Wednesday, January 22, 2014

Tightening and Brightening with Clay


As I’ve mentioned in previous posts, my interest in ingredients and cosmetic formulation has skyrocketed! It all started with my review of Glam Glow’s Clay Mask (see my review here). As I researched the ingredients list, I realized that the contents of that little jar are actually pretty simple and were described in a way that made them seem a lot more exotic than they really are. As a result, I attempted to find every ingredient on the list (except the specific preservatives, which are available but others can be substituted or not used as all if you’re making just enough for one “serving” for yourself) and I actually did find all of them pretty easily. In fact, at some point, I will do a post on *my* version of this mask! Anyway, part of what I learned is that a lot of ingredients in some commercially available masks don’t really make a lot of sense (in that they don’t really add much to the formula but rather are sexier to describe in the marketing speak used to promote the product). Anyway, since I had all of these ingredients, I thought I’d start with several very simple products and go from there.

Kaolin Clay Mask 2
I made a mess!

My research took me to the LisaLise blog (click here), which is the brainchild of Lise Andersen. Lise started as a cosmetic formulation enthusiast and then turned it into a business. She now has her own line of natural skincare products, which you can see here. Fortunately for us, Lise has very generously shared her knowledge of cosmetic formulation as well as recipes for many products. The first recipe I’ve used from her site is the “10 Minute Lavender Detox Mask.” which you can find by clicking here.

This mask is really simple—some kaolin clay, a little bit of sweet almond oil, some water and some lavender essential oil. Lise uses a kaolin clay that has been colored purple (so pretty!) but I used regular white kaolin clay which I purchased for $1.98 at Bulk Apothecary. You can probably find it in your local health food store, Whole Foods or anywhere natural products are sold. In general, clay (all kinds) is inexpensive and white clay is pretty benign as far as the skin is concerned. It doesn’t dry out the skin but leaves it soft, exfoliated, clean and tightened (this is temporary but you’ll love the feeling!).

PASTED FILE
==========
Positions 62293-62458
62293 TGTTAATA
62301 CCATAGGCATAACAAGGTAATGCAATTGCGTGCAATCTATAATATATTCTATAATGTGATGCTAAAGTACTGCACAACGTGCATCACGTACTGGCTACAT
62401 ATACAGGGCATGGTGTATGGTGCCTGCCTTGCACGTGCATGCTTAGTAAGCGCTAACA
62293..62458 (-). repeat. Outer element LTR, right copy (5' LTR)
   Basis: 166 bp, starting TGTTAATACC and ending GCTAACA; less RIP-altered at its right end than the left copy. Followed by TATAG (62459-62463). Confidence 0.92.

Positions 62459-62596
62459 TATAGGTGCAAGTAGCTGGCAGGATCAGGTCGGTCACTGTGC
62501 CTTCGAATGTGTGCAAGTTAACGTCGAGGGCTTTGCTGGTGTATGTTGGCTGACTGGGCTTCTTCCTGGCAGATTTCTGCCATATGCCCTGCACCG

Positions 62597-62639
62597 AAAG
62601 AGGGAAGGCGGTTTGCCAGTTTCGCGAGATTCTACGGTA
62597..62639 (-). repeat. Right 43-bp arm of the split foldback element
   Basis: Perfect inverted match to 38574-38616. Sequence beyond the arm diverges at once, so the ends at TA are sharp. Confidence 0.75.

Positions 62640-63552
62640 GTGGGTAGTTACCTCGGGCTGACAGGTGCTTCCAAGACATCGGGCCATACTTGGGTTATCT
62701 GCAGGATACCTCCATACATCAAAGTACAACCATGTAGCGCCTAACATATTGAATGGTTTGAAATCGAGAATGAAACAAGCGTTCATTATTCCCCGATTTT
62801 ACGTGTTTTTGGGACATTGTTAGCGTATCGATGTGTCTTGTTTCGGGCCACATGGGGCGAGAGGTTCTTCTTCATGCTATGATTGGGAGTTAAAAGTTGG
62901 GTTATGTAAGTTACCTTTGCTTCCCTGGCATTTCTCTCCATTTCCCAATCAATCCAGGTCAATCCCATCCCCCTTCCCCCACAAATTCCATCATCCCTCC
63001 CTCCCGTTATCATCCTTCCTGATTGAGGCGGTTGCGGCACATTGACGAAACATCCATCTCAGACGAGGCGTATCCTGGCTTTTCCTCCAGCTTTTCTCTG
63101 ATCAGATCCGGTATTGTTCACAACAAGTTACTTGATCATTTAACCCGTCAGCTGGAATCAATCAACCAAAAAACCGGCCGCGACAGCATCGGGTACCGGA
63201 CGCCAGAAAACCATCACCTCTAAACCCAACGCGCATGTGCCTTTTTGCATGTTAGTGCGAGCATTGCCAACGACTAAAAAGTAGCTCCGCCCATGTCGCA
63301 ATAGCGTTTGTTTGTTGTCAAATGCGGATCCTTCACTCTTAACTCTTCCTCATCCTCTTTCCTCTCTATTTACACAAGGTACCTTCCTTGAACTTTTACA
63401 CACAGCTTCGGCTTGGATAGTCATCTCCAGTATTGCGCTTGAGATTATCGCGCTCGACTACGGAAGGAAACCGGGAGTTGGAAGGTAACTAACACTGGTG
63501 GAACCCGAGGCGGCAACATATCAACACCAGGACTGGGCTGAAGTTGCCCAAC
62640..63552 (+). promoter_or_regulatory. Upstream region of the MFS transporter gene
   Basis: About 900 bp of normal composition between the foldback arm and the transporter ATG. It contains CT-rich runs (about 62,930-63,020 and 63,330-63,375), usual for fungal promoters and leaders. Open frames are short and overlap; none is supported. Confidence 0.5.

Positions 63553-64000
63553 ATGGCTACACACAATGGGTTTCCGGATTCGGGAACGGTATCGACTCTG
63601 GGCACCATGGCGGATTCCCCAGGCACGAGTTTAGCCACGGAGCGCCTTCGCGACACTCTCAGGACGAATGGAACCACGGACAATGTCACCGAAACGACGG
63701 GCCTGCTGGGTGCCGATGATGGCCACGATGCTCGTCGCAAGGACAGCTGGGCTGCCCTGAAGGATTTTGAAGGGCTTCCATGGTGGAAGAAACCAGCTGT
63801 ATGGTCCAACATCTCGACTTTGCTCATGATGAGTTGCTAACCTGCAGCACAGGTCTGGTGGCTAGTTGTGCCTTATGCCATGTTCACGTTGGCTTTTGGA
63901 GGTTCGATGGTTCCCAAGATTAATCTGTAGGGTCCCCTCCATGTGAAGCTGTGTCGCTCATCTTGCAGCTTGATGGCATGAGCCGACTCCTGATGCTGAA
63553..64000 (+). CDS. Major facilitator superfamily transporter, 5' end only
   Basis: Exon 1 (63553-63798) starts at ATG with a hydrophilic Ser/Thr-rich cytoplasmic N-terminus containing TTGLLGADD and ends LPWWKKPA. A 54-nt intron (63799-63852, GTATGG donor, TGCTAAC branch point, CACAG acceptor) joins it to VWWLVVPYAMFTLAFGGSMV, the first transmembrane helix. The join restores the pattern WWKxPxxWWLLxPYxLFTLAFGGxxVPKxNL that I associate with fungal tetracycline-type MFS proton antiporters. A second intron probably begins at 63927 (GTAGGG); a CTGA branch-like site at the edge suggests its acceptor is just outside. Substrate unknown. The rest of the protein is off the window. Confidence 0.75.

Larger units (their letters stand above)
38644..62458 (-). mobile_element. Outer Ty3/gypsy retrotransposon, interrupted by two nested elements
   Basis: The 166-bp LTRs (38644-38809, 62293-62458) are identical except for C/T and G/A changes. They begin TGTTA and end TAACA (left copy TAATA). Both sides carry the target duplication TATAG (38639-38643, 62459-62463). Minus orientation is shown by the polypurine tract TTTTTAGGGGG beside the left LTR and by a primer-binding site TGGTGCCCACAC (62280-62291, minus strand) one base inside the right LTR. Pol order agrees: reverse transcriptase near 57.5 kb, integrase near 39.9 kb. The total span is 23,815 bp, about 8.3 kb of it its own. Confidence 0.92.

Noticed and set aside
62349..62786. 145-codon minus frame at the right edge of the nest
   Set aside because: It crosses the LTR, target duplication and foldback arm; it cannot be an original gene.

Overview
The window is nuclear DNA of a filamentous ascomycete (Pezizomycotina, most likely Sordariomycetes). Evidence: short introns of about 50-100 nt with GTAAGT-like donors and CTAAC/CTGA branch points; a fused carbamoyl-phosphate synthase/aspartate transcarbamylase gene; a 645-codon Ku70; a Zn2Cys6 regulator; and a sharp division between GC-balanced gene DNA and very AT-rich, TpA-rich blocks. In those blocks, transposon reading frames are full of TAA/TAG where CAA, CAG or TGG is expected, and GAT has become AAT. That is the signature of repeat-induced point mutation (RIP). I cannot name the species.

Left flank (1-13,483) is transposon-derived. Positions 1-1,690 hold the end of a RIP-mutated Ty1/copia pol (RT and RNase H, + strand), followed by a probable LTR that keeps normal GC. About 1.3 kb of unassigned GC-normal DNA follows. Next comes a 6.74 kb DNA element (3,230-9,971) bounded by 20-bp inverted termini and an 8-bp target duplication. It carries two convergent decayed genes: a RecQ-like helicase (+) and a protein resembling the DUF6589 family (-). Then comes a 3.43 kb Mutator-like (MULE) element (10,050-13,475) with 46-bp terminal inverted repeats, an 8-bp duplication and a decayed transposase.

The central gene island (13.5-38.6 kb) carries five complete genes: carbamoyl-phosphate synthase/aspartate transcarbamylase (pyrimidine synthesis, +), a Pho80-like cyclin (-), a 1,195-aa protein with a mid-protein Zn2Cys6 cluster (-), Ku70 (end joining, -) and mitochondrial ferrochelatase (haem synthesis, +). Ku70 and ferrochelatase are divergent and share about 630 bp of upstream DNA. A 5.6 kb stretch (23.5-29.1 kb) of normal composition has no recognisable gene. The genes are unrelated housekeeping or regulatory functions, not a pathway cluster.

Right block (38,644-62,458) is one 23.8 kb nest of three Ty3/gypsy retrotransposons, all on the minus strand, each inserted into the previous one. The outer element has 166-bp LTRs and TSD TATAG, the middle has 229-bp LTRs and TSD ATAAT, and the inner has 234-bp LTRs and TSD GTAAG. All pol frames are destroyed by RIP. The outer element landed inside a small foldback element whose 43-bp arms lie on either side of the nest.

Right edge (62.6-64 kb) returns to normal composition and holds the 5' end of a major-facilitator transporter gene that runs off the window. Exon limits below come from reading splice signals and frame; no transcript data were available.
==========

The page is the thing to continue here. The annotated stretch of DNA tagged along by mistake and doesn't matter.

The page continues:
I mixed up Lise’s recipe of about 2 Tablespoons of water, to which I added 1 Tablespoon + 1 teaspoon of clay (don’t stir it until the clay has been fully absorbed). Then I added a teaspoon of sweet almond oil (again, you can find it in a health food store, Whole Foods, Amazon, etc) and then the five drops of lavender essential oil (I already had everything but the clay). This mixture will be really thin so if you want a thicker mixture, start with less water. Then take a small brush (I literally used a small paint brush) and brush the mixture on your clean face. Here I am in all my glory:

Kaolin Clay Mask 1
I’m happier about this than I look!

I left this on my face for probably eight minutes. According to Lise, you don’t want to leave it on until it dries completely. After ten or so minutes, remove the mask with a damp sponge or a washcloth.

Once I removed the mixture from my face, my skin was soft, smooth and my skin felt firm. As a quick beauty treatment, it’s lovely!! I actually made more than I needed so I put it into a small jar and added a preservative (which I also already had) so that it will keep for the next use. Unless you know something about product preservation (or are willing to spend the time to learn about it), I advise you to just make enough for one application. The ingredients are very inexpensive and there will be very little waste.

Kaolin Clay Mask 3
Post mask

I try to incorporate into my routine some sort of at home pampering beauty treatment at least once per week. A mask is perfect for a quick pick me up! Visit the LisaLise blog for more ideas.

How about you? Are you a DIY skincare fan? What are your favorite DIY recipes?